In February 2010, Michelle Obama announced the Let’s Move initiative. Let’s Move’s objective is to end childhood obesity in the United States. At the launch of Let’s Move, Michelle Obama stated, “the physical and emotional health of an entire generation and the economic health and security of our nation is at stake.” In the past three decades, America’s childhood obesity rates have tripled. Statistics show that nearly one in three children are considered overweight or obese. Statisticians project that if steps are not taken to prevent obesity, then “one third of all children born in 2000 or later will suffer from diabetes at some point in their lives.” Obese children run the risk of “heart disease, high blood pressure, cancer, and asthma.”
Mrs. Obama’s initiative has been credited with increasing public awareness about obesity and support for government involvement in preventing obesity. A Pew Survey, in 2011, reported that most Americans believe that the government should work to reduce child obesity. Prior to 2011, many Americans opposed using federal funding to combat obesity. The Let’s Move initiative has also been linked to healthier school meals. In 2010, Congress passed the Healthy, Hunger-Free Kids Act. The Act increased federal funding for school meals in addition to giving the Agriculture Department the authority to decide the health standards for food available in the nation’s public school cafeterias and vending machines. The biggest accomplishment of the Act was that it created a streamlined process to establish whether a child is eligible for free or reduced meals, which in turn increased the number of children who qualified for healthy and nutritious meals.
Many food service companies have pledged to serve foods with government recommended levels of fats, sugars, and whole grains in support of Let’s Move. Small changes in school programs like the ones initiated by Mrs. Obama often have significant effects. A 2008 study, which compared ten schools in Philadelphia—half with high-sugar snacks and beverages and the other half with healthy options—showed that after two years, twice as many students at the school with no intervention became overweight. The Let’s Move campaign has propelled healthy eating changes nationwide.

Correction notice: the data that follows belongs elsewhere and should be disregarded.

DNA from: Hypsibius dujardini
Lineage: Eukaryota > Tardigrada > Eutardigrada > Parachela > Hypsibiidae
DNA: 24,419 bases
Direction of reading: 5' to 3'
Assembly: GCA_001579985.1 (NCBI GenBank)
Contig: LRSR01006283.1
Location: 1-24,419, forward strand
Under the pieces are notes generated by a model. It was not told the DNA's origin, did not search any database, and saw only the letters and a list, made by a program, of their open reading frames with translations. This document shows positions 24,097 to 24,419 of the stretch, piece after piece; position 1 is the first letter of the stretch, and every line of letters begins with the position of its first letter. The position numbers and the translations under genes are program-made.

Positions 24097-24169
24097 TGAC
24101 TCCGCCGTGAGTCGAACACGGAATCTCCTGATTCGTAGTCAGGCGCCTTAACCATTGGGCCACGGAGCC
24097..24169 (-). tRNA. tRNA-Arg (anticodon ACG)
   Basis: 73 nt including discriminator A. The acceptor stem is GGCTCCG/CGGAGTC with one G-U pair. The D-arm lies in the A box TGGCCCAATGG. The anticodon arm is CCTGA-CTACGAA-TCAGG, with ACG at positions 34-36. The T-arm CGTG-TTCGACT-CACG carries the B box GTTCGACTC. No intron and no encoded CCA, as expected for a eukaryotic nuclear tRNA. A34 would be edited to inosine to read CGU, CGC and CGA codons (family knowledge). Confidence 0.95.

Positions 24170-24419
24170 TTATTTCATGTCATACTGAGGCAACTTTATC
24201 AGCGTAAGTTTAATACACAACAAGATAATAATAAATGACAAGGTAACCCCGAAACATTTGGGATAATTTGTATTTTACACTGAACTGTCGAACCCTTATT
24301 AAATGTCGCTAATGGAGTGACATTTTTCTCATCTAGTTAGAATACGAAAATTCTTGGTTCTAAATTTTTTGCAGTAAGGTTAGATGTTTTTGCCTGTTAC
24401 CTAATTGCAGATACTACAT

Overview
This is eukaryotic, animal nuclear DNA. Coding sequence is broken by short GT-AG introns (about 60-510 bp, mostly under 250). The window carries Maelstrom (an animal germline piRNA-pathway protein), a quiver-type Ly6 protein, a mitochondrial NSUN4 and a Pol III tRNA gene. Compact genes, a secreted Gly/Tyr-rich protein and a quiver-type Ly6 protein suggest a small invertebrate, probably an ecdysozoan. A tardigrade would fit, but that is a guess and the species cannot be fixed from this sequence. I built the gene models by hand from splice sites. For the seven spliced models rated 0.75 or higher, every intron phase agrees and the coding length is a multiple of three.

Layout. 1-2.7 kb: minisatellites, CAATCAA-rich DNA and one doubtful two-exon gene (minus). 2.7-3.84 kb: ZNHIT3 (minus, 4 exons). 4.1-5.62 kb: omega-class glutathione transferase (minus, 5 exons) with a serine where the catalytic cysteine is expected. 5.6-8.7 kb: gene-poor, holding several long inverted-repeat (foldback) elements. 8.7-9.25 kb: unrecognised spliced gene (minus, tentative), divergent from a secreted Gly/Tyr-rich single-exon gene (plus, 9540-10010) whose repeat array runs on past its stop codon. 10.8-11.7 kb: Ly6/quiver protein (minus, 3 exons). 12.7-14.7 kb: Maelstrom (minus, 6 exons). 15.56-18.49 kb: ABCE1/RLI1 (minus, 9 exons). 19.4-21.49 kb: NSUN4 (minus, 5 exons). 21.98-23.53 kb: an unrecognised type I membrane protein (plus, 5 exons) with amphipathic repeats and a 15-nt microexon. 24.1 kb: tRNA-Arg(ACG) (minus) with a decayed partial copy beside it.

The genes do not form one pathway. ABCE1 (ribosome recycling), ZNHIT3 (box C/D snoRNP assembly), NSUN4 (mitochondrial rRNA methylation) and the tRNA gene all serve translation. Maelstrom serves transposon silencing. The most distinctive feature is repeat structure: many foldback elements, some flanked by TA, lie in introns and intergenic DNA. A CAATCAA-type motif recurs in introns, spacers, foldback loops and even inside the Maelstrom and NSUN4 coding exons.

Mrs. Obama’s efforts are truly laudable. Obesity is not only associated with negative personal effects but also with costs to the nation. Health care costs associated with obesity have been estimated at as high as $150 billon a year. Studies also show that obesity can result in a loss of productivity in the workplace and the capability of the military. Forty percent of the army’s applicants are obese and 50 percent of recruits are unable to pass the army’s basic fitness test. Promoting healthy eating on the elementary school level has to power to shape young people’s relationships with food early on and prepare children for healthy eating as adults.
The biggest critique of Mrs. Obama’s obesity agenda is that there has not been much progress in forcing big food companies to change their marketing to kids, who also still have access to junk food and sodas in schools. Even though Mrs. Obama’s Lets Move initiative has not solved the issue of our nation’s obesity epidemic, it has had positive tangible effects. The greatest contribution of Let’s Move is that the Obama Administration has set the stage for what the government can do later on in the area of food policy. The small strides that have been made by Mrs. Obama have put America on the right path to curbing childhood obesity and addressing the fact that we have a generation of children with shorter life expectancies than their parents. With continued government intervention, we will hopefully have a healthier nation in due time.